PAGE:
United Ways in Pennsylvania are focused on ensuring food security for all Pennsylvanians in every community. Part of their missions to focus on the health of every person includes fighting for food programs that help low-income Pennsylvanians have access to food to nourish their bodies. The Supplemental Assistance Nutrition Program (SNAP) is one such program.
SNAP is the nation's largest anti-hunger program, which provides timely, targeted and temporary support to low-income households for the purchase of food. SNAP serves households with income up to 130% of the federal poverty line that meet asset limitations. Nearly 88% of SNAP households include children, the elderly or persons with disabilities. The average monthly SNAP benefit per person in 2017 was about $4.13 a day.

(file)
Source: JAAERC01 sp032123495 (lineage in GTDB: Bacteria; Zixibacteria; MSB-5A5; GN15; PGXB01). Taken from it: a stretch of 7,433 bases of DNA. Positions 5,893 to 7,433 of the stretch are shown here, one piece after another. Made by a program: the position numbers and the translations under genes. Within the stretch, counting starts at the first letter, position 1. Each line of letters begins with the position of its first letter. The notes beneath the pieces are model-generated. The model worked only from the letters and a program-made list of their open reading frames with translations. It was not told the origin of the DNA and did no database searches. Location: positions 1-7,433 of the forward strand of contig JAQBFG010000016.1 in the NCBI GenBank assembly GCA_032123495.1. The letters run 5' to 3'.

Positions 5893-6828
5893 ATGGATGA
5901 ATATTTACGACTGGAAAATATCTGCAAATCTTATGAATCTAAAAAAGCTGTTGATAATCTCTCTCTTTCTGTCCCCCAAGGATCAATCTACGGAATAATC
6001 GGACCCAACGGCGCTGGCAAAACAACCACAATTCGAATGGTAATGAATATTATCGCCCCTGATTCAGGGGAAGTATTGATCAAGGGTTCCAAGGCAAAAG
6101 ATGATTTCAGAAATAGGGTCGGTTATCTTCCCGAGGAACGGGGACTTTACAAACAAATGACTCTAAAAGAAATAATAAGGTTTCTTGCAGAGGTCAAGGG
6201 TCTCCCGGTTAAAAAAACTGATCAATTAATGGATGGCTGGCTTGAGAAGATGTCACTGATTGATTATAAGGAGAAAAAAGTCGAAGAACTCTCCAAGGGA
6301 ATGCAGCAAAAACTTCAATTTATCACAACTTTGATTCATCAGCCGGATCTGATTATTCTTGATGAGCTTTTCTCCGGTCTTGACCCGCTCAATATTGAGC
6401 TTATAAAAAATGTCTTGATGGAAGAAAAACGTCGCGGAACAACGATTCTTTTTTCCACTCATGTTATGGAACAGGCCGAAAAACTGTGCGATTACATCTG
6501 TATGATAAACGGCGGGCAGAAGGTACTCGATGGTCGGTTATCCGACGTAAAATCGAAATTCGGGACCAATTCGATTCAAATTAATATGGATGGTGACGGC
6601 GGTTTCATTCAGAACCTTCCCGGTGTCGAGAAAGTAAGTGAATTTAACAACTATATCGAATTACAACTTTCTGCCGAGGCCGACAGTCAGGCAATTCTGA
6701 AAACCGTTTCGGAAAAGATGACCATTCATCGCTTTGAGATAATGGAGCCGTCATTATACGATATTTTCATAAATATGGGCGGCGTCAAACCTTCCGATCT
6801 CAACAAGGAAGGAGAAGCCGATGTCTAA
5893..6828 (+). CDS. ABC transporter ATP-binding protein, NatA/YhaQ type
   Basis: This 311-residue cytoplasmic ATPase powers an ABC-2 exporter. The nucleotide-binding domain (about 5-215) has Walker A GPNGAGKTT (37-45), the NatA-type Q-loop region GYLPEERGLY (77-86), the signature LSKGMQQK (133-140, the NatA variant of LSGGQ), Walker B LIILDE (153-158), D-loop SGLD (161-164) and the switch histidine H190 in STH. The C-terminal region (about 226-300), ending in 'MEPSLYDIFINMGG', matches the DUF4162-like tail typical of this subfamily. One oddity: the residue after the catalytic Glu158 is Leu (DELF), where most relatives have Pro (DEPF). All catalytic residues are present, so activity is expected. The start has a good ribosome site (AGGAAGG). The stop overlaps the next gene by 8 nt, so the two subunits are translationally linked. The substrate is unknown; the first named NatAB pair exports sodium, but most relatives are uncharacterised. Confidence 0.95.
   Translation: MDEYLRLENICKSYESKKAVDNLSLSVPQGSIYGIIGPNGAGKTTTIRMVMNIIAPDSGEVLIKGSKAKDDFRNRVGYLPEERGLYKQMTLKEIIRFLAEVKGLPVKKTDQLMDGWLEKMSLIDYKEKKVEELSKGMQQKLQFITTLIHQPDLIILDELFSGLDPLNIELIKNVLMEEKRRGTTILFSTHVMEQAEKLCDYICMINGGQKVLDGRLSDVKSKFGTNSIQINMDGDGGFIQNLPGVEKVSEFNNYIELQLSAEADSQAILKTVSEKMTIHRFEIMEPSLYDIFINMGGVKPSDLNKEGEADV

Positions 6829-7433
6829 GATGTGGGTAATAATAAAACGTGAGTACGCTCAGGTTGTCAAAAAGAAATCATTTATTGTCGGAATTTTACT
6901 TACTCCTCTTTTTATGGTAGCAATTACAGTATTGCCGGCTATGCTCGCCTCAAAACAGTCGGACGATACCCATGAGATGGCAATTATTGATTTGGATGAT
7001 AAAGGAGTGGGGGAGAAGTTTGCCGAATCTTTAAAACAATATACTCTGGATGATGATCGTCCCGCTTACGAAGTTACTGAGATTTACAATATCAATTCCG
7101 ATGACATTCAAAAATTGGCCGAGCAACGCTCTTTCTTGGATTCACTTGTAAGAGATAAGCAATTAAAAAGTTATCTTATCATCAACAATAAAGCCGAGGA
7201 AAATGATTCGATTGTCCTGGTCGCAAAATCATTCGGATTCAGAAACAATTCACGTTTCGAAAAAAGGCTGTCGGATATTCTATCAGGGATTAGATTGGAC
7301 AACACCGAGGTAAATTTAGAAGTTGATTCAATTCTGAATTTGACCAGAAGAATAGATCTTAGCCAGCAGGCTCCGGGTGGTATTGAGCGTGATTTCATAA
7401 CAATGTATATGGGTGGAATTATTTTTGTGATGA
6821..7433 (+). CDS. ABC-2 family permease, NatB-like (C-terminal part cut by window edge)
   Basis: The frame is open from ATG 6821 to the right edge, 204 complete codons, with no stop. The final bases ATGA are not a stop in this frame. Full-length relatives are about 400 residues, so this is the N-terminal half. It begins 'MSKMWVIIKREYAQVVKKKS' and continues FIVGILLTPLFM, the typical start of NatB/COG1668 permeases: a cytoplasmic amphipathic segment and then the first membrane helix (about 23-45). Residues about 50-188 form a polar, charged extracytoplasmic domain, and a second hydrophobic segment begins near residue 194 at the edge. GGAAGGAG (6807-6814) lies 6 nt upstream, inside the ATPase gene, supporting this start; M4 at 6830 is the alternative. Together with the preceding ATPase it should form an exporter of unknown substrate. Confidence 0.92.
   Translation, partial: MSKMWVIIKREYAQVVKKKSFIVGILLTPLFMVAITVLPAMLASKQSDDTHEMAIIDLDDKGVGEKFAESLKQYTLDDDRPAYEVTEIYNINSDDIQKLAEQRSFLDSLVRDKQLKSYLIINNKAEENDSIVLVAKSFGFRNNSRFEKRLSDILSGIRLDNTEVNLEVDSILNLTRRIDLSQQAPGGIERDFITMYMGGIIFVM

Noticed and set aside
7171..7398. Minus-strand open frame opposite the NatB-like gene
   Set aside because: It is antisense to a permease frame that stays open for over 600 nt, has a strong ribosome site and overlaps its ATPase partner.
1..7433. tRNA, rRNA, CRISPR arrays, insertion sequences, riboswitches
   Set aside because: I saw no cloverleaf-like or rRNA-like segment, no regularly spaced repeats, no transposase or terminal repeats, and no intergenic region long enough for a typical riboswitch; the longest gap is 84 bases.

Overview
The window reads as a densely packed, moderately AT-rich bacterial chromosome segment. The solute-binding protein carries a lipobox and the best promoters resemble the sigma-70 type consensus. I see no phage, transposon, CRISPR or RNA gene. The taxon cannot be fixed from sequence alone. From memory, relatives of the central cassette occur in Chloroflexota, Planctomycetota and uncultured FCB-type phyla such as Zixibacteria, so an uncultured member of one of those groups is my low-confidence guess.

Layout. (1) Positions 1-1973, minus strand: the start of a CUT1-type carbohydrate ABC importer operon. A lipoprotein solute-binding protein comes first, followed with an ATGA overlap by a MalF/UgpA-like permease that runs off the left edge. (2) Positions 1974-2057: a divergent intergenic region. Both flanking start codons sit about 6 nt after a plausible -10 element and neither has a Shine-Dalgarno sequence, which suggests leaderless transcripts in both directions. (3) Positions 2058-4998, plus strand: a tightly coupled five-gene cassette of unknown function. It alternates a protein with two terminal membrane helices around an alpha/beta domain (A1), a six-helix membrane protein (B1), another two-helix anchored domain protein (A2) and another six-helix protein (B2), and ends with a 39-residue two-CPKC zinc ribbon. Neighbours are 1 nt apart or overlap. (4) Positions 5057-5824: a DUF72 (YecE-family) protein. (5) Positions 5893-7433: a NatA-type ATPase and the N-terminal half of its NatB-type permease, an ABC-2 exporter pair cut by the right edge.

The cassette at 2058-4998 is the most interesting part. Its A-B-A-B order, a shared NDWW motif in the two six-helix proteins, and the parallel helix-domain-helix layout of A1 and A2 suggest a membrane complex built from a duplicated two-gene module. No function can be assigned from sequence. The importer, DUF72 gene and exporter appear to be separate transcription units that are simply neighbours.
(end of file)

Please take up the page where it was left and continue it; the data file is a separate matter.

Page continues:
In 2017, about 42 million people access food through SNAP. In 2016 in Pennsylvania, 15% of residents utilized SNAP, which is roughly 1,864,000 people.
SNAP Works for Families, Communities and the Economy
SNAP supports work: SNAP supplements the income of low-wage earners helping working families make ends meet and is carefully structured to encourage work. SNAP Employment & Training dollars help workers prepare for and secure jobs.
SNAP reduces poverty: In 2014, SNAP kept over 8 million people- including 4 million children - out of poverty and boosted up more than 25 million others.
SNAP promotes economic activity: SNAP helps families buy food, freeing up resources to pay for other basic needs to get by, which infuses additional dollars into the local economy Moody's Analytics estimates that every $1 increase in household SNAP generates about $1.70 in economic activity.
SNAP supports health and education: Children with regular access to nutritious food have improved academic performance and have decreased risk of behavior problems, obesity, illness and infection. Further, pregnant mothers have improved birth outcomes & the elderly are less likely to forego prescription medications.